Tag Archives: Rina Saeed Khan

Women openly harassed in Pakistan

Article published in Göteborgsposten
27 August 2018
By Rina Saeed Khan

Pakistan. In Lahore, many women are scared of using public transport because of sexual harassment. The organisation Environment Protection Foundation is trying to counteract this by an initiative in which women are trained to drive rickshaws.

Ghulam Fatima, a widow, says the decision to drive a rickshaw is the best she has ever made.

“I’m so happy to no longer have to rely on my inlaws to support my children. I used to not even be able to ride a bike, and now I’m driving my own vehicle around Lahore!”

Article published in Göteborgsposten, 27/8-2018. Full article (in Swedish) here: http://www.gp.se/nyheter/v%C3%A4rlden/kvinnor-trakasseras-%C3%B6ppet-i-pakistan-1.7849486

Pakistan – the world’s best kept secret

Article published in Fönstret
#3, 2018
By Rina Saeed Khan

Pakistan.  Less consideration is being shown in Pakistan to the Islamists who have been trying to stop everything from book fairs to kite-flying. Rina Saeed Khan writes about her often criticised country.

Article published in Fönstret, #3 2018. Full article (in Swedish) herehttps://www.fonstret.se/artikelarkivet/kulturland/ny-sida/


Taliban attacks on Sufism

Article published in Svenska Dagbladet
4 September 2017
By Rina Saeed Khan

Islamabad. Over 200 people have died in suicide attacks on sufi shrines in Pakistan. The Taliban view Sufism, the mystical interpretation of Islam, as heresy and want to eradicate their way of living.

The Bari Imam temple outside of Islamabad is an important sanctuary for first and foremost sufists. 12 years ago, the temple was attacked by a suicide bomber and around 25 people were killed. The attack was the first in a string of attacks on sufi shrines. According to Center for Islamic Research Collaboration and Learning, at least 209 people have been killed and 560 injured in 29 terrorist attacks on shrines for sufi saints in Pakistan.
The last attack, in February this year, was the deadliest yet. Over 80 people lost their lives in a suicide attack in the 800 year old Shahbaz Qalandar shrine in south Pakistan, where Christians, Sikhs and Hindus also go on pilgrimage.

Obesity and malnourishment in the same country

Article published in Göteborgsposten
28 augusti 2017
By Rocio Lloret

Bolivia. In March this year, 12-year old Eva Vega Quino starved to death in the small room – previously a toilet – that she shared with her parents and five siblings. Her death shook the entire nation and made the extreme poverty many Bolivians live in visible.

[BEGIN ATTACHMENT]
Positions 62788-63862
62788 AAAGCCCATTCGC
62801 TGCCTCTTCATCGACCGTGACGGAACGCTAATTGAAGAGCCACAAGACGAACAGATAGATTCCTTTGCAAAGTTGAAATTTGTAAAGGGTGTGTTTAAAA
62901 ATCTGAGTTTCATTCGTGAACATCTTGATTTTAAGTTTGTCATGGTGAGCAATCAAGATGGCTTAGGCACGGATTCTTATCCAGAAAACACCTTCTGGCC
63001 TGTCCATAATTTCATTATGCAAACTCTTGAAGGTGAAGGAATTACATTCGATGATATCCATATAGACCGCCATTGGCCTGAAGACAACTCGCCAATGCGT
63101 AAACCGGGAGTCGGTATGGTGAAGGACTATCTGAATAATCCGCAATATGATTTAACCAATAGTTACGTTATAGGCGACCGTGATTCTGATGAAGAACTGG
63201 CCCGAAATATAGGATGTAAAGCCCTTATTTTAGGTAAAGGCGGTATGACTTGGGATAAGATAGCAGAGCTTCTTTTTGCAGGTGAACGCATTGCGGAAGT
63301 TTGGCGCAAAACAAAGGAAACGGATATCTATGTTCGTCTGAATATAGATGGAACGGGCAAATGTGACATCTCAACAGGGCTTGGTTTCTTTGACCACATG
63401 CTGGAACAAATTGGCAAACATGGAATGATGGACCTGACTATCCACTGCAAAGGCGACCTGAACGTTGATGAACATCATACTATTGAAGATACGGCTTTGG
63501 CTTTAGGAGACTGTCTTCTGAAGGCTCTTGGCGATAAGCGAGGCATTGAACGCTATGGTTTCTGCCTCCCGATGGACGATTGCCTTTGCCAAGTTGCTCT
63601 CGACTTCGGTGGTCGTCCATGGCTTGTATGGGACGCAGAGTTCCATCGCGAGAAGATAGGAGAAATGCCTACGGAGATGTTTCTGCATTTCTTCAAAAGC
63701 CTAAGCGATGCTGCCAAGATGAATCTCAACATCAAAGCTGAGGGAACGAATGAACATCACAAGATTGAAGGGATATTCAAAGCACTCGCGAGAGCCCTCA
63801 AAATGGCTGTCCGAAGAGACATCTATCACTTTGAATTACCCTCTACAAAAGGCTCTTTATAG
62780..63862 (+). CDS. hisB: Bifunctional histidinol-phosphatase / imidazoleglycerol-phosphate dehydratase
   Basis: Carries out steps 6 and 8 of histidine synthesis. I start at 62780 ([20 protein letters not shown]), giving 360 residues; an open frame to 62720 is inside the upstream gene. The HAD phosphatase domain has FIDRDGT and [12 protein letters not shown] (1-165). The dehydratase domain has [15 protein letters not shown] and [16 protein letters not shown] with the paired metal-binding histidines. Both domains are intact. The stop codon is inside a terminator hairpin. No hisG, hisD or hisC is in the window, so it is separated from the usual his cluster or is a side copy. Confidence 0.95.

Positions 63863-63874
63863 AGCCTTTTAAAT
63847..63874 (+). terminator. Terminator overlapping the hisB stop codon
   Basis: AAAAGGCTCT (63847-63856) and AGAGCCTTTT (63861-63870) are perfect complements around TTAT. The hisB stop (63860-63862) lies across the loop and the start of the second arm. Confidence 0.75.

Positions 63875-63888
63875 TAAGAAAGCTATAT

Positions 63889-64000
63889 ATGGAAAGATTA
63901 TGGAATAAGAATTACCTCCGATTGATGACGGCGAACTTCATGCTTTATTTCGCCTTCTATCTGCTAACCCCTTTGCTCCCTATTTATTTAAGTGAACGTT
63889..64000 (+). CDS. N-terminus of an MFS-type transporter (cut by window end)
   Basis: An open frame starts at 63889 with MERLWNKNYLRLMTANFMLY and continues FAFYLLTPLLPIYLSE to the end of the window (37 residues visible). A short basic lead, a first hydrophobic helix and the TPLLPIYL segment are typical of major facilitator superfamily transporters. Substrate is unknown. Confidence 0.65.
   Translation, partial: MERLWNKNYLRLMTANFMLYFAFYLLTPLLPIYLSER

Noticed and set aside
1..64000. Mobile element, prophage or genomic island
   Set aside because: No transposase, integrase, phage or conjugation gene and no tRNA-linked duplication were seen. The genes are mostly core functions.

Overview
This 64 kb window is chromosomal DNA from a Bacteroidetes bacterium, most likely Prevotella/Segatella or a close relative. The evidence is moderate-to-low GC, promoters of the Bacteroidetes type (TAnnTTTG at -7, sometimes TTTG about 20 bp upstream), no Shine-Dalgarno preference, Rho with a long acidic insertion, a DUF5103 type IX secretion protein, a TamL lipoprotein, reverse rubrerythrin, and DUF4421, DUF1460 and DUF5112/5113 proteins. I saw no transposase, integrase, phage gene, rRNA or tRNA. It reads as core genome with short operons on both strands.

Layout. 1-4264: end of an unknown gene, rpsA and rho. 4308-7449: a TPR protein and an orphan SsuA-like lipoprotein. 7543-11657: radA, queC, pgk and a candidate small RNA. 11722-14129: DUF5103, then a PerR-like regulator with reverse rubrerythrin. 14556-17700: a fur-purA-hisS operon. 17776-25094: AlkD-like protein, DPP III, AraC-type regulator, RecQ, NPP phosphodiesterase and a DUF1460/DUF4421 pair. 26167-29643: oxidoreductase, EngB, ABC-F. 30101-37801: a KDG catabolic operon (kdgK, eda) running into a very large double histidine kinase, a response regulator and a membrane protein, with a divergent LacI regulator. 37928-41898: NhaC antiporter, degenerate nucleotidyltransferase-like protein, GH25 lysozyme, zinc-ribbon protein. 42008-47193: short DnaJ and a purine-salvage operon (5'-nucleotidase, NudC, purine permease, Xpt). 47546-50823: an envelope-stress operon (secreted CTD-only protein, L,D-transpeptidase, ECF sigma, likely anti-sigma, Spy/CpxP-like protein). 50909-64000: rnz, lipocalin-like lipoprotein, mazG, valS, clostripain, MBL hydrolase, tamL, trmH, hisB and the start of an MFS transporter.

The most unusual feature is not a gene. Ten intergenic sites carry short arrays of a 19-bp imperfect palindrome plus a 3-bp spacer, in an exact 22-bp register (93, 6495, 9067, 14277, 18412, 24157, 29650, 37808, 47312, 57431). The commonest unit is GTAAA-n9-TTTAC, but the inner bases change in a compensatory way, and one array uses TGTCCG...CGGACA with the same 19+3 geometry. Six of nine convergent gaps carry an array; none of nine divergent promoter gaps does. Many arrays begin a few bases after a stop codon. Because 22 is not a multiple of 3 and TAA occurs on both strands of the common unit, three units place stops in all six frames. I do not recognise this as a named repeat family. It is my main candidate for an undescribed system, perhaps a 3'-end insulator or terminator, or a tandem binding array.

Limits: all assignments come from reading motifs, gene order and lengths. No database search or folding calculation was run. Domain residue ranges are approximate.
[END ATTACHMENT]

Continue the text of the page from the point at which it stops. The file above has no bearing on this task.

-When she died we hadn’t had anything to eat for two weeks, says Eva’s half brother Alan Quino. Alan is 19 years old, but only weighs 45 kilos and does not look older than 14.
Alan started working as a bricklayer after his mum and stepfather fell ill from tuberculosis and anemia. He was the sole breadwinner and made the equivalent of £5/day, until March when he could no longer find employment.
-The money I made was enough for us to have bread for breakfast and bread and rice for lunch. We didn’t have dinner. When there was no more money I gave my siblings salted water and put them to bed, he says.

The family lives in El Alto, close to the capital of La Paz, in a house given to the family by the state after Eva’s death.

El Alto has thousands of migrants from the countryside, and three of its districts suffer extreme poverty. According to UNICEF, 46 percent of the children in the poorest part of the population are malnourished.

While the fight against malnourishment has been a state priority, overweight and obesity has not been viewed as a problem. But in 2008, the national demography and health survey pointed to an increase of cases of high blood pressure, diabetes, and renal failure, caused by poor diet.

Doctor Roxana Barbero, an endocrinology specialist, estimates that the increase of cases of obesity and overweight in Bolivia the last 20 years is comparable to the situation in countries like Mexico and USA, where the numbers of overweight are among the highest in the world.

-The last 10-20 years we have observed that 90 percent of the children that come to see us have problems related to overweight. Dietary changes and a decrease in physical activities are the reasons for this, she says and explains that fast food and soft drinks are the main culprits. Today, Bolivians eat more deep fried foods and the children are less physically active.

Article published in Göteborgsposten 28/8-17.